I keep mak­ing small updates, addi­tions and a con­cise syn­op­sis that will catch a read­er’s eye, even just briefly. My “the­o­ry” is actu­al­ly a high­ly advanced epis­te­mol­o­gy, con­tain­ing a har­mo­nious blend of unique philoso­phies in a broad spec­trum of glob­al diver­si­ty, cul­tures, reli­gions, mores and ethics, his­tor­i­cal car­bon-dat­ed doc­u­men­ta­tion, and sud­den aware­ness of, awak­en­ing to, and enlight­en­ment based on a one-of-a-kind men­tal and visu­al per­cep­tu­al lens.

    The ONLY ones that neg­a­tive­ly react to your pro­pos­al for a jour­nal that pub­lish­es unique, con­tro­ver­sial ideas, beliefs, philoso­phies, etc., will be peo­ple who choose to believe that writ­ten thoughts have the pow­er to trig­ger fear; fear of shift­ing per­ceived real­i­ty from that which is known, into an unknown man­i­fest­ed real­i­ty.

    Words, beliefs, ideas have NO POWER, except those each and every indi­vid­ual SUBJECTIVELY choos­es to believe. Fresh, unique ideas being objec­tive­ly con­sid­ered and either dis­missed or accept­ed and imple­ment­ed is an oblig­a­tion to evolve as human beings, and with­out that duty and action will­ful­ly applied, there would be no func­tion or pur­pose for expe­ri­en­tial life as a sen­tient, self-aware human body.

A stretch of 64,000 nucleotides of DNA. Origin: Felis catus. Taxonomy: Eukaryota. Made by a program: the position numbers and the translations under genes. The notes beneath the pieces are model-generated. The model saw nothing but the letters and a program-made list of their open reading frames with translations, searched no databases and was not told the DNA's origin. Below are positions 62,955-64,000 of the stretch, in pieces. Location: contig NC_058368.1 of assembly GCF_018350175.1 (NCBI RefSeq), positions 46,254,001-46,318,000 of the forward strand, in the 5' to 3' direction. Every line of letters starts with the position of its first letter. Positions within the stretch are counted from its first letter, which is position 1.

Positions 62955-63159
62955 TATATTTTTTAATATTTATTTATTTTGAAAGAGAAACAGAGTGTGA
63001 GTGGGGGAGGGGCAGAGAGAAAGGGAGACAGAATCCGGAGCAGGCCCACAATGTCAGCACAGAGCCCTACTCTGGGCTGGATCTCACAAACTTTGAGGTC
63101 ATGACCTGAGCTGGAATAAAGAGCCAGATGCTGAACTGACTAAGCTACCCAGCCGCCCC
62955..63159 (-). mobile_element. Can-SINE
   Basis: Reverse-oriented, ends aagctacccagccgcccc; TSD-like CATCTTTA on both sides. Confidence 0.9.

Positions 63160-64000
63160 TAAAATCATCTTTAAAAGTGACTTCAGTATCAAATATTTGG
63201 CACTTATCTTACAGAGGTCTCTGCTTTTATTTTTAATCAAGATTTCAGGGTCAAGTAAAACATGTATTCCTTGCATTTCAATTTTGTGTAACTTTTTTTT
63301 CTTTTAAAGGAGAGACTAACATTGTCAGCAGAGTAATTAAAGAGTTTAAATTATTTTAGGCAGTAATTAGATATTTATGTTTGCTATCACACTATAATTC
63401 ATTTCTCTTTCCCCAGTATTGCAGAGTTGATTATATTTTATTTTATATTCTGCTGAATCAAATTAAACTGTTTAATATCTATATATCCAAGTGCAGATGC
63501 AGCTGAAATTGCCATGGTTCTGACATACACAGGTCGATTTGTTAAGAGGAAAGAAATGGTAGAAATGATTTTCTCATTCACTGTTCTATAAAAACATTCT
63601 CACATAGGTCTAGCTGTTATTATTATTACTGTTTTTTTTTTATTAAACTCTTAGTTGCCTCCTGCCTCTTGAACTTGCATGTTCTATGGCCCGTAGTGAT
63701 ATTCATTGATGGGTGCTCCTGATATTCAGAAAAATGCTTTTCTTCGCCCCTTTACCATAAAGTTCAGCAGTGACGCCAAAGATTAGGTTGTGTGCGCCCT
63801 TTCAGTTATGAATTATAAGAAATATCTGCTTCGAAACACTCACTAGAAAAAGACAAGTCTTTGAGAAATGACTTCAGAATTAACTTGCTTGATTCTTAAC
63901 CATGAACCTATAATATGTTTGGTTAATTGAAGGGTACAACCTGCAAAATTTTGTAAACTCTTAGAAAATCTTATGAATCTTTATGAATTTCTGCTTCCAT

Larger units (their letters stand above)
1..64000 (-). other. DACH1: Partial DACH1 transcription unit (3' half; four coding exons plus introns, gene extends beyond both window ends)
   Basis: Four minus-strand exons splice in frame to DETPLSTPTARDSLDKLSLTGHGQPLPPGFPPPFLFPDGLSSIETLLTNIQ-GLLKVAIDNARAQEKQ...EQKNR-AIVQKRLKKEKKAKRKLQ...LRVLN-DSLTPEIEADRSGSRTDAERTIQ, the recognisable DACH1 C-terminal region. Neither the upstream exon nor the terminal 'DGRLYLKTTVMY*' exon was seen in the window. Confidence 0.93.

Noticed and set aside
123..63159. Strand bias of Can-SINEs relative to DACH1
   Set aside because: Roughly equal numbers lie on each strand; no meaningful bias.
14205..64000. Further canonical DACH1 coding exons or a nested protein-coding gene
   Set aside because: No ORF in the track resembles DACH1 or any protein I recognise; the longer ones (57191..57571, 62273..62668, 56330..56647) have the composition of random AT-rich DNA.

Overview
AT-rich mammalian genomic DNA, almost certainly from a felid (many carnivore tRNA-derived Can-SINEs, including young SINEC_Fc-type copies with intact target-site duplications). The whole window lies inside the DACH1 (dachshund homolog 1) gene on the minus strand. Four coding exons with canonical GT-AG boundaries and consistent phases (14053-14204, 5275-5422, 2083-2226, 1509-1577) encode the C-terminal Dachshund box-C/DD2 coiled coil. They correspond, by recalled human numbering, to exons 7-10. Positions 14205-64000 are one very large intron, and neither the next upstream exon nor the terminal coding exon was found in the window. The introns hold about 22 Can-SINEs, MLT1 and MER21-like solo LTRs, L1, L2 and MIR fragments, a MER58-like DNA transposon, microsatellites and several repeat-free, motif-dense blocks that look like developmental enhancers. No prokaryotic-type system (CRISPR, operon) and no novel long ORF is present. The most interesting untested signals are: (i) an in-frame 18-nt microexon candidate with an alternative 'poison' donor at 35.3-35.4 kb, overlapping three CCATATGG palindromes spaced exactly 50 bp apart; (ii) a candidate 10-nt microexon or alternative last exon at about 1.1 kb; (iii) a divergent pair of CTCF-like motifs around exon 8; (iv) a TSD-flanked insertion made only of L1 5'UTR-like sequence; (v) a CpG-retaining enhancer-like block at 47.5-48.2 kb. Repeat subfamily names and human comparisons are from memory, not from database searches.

Amer­i­ca’s Con­sti­tu­tion was cre­at­ed after years of debat­ing how it would be upheld and gov­erned, once it’s authors, and social lead­ers were long gone from life. The res­o­lu­tion was what made Amer­i­ca the first coun­try to respect indi­vid­ual rights and free­doms. The res­o­lu­tion was the uni­ver­sal con­sen­sus that Man had the abil­i­ty to gov­ern them­selves, moral­ly and eth­i­cal­ly guid­ed by their inher­ent Divin­i­ty, as One, Under God.

    Let’s think first before let­ting the ego con­trol our reac­tions, and use com­mon sense, objec­tiv­i­ty, and high­er rea­son­ing before Amer­i­ca’s cit­i­zens lose their inher­ent, con­sti­tu­tion­al right to express orig­i­nal, unique thoughts, ideas and beliefs, with­out judge­ment, but not with­out dis­cern­ing wis­dom.

    Renee Wenker